The next thing we need to go over before we get our install running is the “virtual environment” for python. The virtual environment will create a isolated environment for our projects packages to reside in separately from our other instances of python virtual environments. This will allow us to keep different dependencies available to our projects without installing them globally for all projects. By doing this we can ensure our projects are running only the dependencies we want and not others we need for other projects.

And finally a virtual environment has no baring on our codes structure, we will do that ourselves, rather this only keeps our python packages in order for use to have when we need them. If this is hard to grasp, worry not i’ll have a example towards the end of this part of the tutorial for you to test our yourself.


Installing Python

To get started, from the terminal we are going to need to run a few commands, including adding the repository since we initially setup Ubuntu 16.04 (if you are reading this on 16.10+ you can install from the apt command). Let’s get started by running the following commands:

sudo add-apt-repository ppa:jonathonf/python-3.6 (Enter at the prompt)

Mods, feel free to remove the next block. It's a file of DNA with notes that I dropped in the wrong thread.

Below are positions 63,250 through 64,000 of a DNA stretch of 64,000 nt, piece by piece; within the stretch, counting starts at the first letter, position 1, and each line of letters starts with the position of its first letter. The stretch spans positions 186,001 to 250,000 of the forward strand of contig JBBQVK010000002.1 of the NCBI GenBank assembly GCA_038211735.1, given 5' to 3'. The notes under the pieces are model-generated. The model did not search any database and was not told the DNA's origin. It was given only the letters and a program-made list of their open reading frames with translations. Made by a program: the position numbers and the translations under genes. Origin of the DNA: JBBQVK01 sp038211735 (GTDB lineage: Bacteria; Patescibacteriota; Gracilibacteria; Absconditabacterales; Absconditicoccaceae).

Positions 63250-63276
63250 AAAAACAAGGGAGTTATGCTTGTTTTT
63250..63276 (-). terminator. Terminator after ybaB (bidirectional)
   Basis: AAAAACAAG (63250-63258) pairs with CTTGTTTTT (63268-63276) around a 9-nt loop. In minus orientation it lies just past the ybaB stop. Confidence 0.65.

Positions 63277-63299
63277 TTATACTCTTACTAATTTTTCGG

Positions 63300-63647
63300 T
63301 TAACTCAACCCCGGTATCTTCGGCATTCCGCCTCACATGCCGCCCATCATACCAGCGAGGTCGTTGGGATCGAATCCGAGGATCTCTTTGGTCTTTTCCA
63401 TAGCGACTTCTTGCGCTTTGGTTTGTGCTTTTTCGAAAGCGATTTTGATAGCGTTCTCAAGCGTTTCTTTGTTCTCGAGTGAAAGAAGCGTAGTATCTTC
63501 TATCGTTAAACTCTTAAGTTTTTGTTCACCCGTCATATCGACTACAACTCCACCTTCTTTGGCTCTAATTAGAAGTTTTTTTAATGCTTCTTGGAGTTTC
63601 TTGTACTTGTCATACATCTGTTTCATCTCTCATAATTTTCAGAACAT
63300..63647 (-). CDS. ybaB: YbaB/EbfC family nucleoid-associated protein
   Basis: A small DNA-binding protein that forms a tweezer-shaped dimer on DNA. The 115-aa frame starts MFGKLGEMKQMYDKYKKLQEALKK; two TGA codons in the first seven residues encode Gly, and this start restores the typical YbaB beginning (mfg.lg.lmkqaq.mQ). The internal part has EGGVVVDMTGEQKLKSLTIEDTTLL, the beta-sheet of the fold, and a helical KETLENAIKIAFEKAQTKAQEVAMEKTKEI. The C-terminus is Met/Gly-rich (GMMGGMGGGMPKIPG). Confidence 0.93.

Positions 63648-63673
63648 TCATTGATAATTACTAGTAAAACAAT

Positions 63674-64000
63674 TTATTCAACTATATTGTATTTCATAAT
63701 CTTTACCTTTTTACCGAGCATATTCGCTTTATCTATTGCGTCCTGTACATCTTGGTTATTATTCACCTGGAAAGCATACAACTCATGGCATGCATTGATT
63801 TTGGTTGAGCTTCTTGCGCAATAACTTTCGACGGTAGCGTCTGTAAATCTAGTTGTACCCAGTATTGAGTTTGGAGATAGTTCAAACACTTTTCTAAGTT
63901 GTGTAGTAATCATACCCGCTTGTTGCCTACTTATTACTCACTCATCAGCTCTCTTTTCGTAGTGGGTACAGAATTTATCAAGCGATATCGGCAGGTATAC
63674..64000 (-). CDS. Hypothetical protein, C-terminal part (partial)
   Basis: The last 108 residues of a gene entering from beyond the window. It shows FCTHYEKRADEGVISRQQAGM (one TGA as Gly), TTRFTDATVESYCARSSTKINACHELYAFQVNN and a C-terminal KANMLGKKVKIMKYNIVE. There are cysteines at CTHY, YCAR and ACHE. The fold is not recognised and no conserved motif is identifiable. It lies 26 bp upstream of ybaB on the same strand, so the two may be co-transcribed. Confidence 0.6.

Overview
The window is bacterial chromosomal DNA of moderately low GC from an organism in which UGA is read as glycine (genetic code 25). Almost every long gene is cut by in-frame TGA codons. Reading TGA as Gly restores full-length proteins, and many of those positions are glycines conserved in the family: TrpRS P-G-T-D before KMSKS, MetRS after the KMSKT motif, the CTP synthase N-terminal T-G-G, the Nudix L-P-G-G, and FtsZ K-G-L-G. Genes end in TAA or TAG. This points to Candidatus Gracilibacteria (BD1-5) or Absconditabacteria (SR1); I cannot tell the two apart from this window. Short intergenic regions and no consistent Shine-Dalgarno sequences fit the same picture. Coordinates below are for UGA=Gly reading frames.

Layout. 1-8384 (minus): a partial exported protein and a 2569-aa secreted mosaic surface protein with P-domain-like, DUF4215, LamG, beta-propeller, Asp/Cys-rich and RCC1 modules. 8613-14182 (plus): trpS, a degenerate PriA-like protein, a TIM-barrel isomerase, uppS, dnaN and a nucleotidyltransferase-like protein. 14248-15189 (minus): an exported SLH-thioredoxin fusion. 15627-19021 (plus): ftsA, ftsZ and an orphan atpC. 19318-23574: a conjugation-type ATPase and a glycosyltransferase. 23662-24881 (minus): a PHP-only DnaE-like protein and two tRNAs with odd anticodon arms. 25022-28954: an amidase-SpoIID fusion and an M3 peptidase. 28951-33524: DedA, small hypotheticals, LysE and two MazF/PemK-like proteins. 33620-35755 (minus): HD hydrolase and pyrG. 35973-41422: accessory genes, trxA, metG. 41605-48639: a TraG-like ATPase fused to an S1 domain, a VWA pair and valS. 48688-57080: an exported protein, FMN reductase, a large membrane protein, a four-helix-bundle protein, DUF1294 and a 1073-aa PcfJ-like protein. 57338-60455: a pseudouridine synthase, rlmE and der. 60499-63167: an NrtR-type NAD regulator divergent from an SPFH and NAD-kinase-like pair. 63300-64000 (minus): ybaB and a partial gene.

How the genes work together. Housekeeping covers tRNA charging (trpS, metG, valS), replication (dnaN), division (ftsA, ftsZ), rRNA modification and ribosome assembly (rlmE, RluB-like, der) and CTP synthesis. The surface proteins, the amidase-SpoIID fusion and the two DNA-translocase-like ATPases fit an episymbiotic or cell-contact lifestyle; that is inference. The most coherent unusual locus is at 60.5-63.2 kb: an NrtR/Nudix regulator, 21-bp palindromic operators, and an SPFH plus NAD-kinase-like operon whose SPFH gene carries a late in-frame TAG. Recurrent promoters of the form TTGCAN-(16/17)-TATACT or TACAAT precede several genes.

sudo apt-get update

sudo apt-get install python3.6 python3.6-dev python3.6-venv python3-pip

This completes the python setup, not much more we need to do to get any of our projects up and running.


Getting Our Virtual Environment Setup

Now that we have python installed we can finally get our virtual environment setup and our first project ready, this is going to be short and sweet to ensure we have our project setup and ready to run isolated from the rest. We simply need to issue a few short commands, this includes setting up a directory to house our environments and then actually making the virtual environment.

mkdir ~/.venvs

python3.6 -m venv ~/.venvs/helloworld

And from that we have setup our virtual environment and are now ready to use it to actually make some code.

source ~/.venvs/helloworld/bin/activate (simply deactivate to drop back to terminal not in our venv)

mkdir ~/hello

nano hello.py

print("Hello, World")

Save and Close and run, by using just the regular python command while we have our venv activated and we should see the output on the terminal.

python hello.py

Now this wasn’t a real test to ensure that we have a different environment for our python script, more so it just give us a easier to use python and pip command. Below we will do a real test to ensure out environments are isolated from each other.